Balancing the need to expose wrong-doing with the need to protect “whistleblowers” requires wisdom. Protection is not a basic right. Right to feel protected as one does one's work. (Incorrect) No one can guarantee—or is responsible—for how we feel. We are responsible for noticing and monitoring our own emotions.
When different parties have different understandings of their dispute effective negotiation may be very difficult to achieve. Royal Furgeson could not have separated the people from the problem as the problems relates directly to the people. So keeping the people out of the controversy would not have yielded anything. In addition the Bishop would not have let this happen. 2) Focus on interests, not positions Negotiating about interests means negotiating about things that people really want and need, not what they say they want or need.
Moliere’s Tartuffe In Moliere’s satire, Tartuffe, the author fires his caustic wit upon the social topics of religious hypocrisy and the inability of obsessed characters to hear the voices of reason around them. At first glance, the focus of this work seems to be religious hypocrisy; however, it is the underlying subplots of obsessive behaviors stay in the mind’s eye until end. Moliere’s portrayal of obsessive characters is certainly exaggerated, but there is a clear note of truth that rings through in their powerlessness to hear reason. Until the spell that binds them to their compulsion is broken, these characters are unable to hear the voices of reason that are shouting the truth to them. The main actor of this play who displays the deafness that comes with obsession is Orgon with his religious fervor that blinds him to his responsibility to his family.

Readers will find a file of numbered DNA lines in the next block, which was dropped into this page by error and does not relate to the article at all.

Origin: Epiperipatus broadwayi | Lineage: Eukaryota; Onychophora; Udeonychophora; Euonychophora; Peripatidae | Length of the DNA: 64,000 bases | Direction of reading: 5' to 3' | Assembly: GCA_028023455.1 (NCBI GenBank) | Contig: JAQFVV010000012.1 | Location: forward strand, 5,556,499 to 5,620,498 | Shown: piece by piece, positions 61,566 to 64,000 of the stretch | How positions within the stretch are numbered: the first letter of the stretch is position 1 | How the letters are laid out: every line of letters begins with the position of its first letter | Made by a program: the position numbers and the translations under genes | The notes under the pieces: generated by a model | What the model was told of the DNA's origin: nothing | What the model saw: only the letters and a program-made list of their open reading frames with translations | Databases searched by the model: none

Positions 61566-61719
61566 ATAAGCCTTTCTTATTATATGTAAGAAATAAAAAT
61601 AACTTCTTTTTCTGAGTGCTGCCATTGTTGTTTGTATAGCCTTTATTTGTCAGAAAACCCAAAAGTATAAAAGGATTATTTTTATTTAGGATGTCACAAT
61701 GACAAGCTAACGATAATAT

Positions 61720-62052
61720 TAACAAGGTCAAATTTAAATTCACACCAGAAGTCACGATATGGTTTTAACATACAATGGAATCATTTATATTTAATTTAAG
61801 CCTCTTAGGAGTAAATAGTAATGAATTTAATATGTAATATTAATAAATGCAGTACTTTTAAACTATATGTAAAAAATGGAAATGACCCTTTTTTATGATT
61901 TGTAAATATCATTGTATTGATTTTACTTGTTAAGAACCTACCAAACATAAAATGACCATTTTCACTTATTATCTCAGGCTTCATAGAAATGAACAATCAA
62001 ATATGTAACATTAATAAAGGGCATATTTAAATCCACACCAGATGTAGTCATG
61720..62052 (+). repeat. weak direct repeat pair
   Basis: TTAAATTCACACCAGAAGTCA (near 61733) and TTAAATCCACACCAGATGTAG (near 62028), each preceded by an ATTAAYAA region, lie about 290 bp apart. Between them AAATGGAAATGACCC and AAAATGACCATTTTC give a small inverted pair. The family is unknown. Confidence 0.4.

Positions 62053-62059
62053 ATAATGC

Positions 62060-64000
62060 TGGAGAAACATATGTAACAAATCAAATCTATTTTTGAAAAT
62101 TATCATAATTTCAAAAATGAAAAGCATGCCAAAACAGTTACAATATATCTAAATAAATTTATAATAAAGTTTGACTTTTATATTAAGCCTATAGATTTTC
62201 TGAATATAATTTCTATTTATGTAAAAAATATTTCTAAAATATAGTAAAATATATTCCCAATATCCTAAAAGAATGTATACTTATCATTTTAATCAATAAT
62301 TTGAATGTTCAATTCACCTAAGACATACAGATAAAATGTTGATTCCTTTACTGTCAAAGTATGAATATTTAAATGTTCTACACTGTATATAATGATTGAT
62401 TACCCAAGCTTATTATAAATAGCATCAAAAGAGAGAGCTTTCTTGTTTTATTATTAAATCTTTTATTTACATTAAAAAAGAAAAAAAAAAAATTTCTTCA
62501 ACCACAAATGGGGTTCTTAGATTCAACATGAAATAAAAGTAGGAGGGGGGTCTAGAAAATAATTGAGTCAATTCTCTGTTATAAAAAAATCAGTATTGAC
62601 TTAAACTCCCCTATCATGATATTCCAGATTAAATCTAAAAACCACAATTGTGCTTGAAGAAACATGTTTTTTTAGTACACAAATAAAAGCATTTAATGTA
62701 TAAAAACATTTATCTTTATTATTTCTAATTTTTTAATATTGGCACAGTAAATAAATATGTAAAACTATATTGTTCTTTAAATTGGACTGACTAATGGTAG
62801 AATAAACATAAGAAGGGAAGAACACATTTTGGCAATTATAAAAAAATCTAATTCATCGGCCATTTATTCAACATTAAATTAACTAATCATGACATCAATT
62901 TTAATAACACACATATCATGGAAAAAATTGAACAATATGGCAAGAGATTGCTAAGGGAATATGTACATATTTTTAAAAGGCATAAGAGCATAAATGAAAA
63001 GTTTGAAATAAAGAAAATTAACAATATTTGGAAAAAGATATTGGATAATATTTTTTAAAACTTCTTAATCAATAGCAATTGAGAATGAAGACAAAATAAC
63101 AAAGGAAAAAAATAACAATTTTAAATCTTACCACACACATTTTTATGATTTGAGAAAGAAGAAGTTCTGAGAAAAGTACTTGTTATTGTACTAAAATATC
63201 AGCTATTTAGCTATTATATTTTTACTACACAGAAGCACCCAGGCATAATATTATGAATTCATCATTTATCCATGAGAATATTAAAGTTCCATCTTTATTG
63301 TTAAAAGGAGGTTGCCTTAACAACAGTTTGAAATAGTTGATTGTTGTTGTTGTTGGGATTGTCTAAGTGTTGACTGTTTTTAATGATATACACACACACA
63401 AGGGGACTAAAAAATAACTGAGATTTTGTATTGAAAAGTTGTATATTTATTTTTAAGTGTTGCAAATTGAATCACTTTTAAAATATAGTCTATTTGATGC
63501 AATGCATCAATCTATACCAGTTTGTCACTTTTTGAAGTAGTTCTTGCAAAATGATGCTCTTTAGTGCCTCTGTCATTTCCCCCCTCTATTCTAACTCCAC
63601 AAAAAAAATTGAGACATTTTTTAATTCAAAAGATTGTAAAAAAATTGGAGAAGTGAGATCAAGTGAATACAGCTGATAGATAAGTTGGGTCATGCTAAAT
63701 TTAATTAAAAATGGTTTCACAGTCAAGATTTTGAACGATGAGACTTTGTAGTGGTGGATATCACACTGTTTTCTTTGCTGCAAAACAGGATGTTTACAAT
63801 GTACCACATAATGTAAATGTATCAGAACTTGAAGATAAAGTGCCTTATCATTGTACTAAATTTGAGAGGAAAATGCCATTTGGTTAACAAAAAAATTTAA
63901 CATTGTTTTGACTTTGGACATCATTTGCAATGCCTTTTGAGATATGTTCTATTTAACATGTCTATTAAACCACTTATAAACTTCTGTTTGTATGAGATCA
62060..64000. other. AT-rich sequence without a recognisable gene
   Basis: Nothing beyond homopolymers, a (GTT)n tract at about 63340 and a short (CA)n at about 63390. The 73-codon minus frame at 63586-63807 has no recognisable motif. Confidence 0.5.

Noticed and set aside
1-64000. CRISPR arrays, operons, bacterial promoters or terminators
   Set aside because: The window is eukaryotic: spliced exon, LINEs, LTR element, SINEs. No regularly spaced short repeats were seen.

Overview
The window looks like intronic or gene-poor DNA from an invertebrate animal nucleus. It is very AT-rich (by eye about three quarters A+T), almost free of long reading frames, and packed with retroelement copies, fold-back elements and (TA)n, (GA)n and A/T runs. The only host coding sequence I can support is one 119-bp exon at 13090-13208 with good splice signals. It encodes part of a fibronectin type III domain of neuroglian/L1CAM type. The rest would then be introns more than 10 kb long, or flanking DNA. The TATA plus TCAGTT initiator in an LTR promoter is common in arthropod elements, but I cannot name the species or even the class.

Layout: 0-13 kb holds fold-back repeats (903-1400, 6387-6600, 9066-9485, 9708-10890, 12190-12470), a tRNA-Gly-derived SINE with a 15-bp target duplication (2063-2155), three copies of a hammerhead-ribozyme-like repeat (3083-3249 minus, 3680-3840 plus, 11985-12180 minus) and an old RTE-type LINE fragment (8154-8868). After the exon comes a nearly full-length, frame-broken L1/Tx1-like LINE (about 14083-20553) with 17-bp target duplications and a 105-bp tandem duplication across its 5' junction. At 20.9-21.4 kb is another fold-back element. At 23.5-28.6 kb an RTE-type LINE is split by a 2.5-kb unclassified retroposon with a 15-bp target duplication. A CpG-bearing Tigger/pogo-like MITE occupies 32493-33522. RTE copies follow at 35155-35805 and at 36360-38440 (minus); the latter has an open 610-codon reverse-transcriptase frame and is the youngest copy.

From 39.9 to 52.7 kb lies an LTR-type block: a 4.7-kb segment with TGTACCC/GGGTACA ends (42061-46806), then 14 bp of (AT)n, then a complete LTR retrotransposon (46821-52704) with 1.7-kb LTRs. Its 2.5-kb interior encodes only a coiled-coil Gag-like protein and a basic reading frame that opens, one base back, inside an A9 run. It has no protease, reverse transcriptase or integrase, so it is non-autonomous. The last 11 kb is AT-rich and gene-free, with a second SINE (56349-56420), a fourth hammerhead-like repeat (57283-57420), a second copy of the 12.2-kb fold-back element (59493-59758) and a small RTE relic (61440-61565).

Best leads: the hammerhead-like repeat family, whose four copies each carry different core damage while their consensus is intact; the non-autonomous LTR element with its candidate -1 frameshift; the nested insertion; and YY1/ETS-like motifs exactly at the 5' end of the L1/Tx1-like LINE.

She argues that not only is moral isolationism the view that one ought to respect other cultures but not judge them not right but it is logically incoherent. She presents four arguments that judgment is logically antecedent to respect that outsiders can judge foreign cultures if on a provisional basis and that moral isolationism leads to a complete inability to make moral judgments of any kind, and that cultures are not as moral isolationism holds isolating barriers. Her ﬁrst argument is if moral isolationism is correct then one can respect a culture without judging it. But this is logically incoherent because judgment is logically antecedent to respect. One must judge a culture to some degree in order to respect it.
The words bigot refers to an individual that is intolerant of ideas of other. We could, in theory, perceive those that refuse to reason as bigot; we could interpret their reluctance to reason as an indication to obstinacy, and egotism – the individual refuses to reason simply because he believes he is undoubtedly correct, and that the opinions of others should be neglected. As I previously mentioned, the ability to reason directly reflects one’s intellect, and hence, one that cannot reason, is a fool. Reason, in theory, also means logic, and logic is what allows one to think, to interpret different situations in life, and furthermore to assist one upon make important decision in life - to ensure they are rational. If an individual cannot reason, undoubtedly he is unable to think effectively, which consequently, will lead him to making irrational decisions in life.